At Gunpoint—Fred MacMurray, Dorothy Malone, Walter Brennan, Skip Homeier, Tommy Rettig (1955; Dir: Alfred L. Werker)
A variation on the High Noon theme, which was made two or three years earlier than this movie. Peace-loving storekeeper Jack Wright (Fred MacMurray) kills the leader of an outlaw gang by a stroke of luck while they’re trying to rob the local bank. Hailed as a hero, Wright realizes deep down that he’s a coward, and, more obviously, he’s not really any good with a gun. When the surviving gunmen return to town, thirsting for revenge, the townsfolk expect Wright to singlehandedly stand up to the villains. When he asks for help, his neighbors turn their backs on him, ordering him to get out of town to avoid further trouble. Only the doctor (Walter Brennan) and Wright’s wife (Dorothy Malone) remain loyal. Ultimately, Wright finds that he may not be as cowardly as he had thought. After Wright gives a stirring speech in a saloon, the townspeople do come to his aid and the gang is captured.
This is different from High Noon in that the man in danger has not deliberately taken that risk—he’s not a marshal or sheriff—and because eventually the town does stick up for him. Kind of talky. Good performance by MacMurray; his son is played by Tommy Rettig, who went on to star in Delmer Daves’ The Last Wagon and in television’s Lassie. The crusty but beloved town doctor (Walter Brennan) is essentially the same character as John McIntire in The Tin Star.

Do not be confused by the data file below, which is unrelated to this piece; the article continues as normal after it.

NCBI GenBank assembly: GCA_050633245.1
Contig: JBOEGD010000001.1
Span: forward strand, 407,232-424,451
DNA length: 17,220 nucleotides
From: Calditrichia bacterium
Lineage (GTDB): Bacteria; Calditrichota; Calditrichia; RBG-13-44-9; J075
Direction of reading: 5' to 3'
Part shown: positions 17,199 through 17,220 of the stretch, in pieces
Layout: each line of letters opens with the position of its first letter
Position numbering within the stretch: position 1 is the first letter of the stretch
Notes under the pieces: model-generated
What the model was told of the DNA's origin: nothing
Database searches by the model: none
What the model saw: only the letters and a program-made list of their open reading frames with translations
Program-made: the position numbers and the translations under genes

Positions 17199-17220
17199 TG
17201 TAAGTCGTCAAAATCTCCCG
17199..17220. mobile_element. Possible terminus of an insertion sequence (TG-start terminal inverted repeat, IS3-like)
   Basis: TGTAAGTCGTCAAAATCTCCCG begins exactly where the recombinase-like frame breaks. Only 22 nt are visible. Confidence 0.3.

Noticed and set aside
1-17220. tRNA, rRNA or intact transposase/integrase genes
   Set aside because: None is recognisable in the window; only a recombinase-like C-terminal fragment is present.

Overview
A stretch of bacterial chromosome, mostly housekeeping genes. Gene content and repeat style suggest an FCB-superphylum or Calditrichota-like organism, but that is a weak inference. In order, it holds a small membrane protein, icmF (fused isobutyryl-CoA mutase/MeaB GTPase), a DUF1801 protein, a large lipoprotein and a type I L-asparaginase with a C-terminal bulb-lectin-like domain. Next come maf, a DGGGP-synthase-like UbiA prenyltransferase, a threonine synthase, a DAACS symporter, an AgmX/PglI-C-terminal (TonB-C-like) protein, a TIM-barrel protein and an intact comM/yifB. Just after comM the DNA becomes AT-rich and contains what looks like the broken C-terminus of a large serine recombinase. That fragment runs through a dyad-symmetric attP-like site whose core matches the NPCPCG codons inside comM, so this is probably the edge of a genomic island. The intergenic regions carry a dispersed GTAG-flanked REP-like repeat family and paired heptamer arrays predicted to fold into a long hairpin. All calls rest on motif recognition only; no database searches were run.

This is one of those 1950s westerns dwelling on the interaction between a town and its sheriff, the nature of community and the kind of support a sheriff should expect from those he protects. The most famous is High Noon, but see also The Tin Star, Warlock and Rio Bravo, as well as the later Lawman. This also bears some resemblance to The Fastest Gun Alive a couple of years later; the difference is that Glenn Ford in Fastest Gun is good with a gun but doesn’t want to use it. The cowardly townspeople were becoming a cliché by the time this movie was made. Another comparison might be with 1967’s Hombre, in which Paul Newman has been rejected by others for living as an Apache. He clearly owes them nothing, but nevertheless comes to their aid against his own inclinations simply because he is the one best suited to do so. In color, at 81 minutes.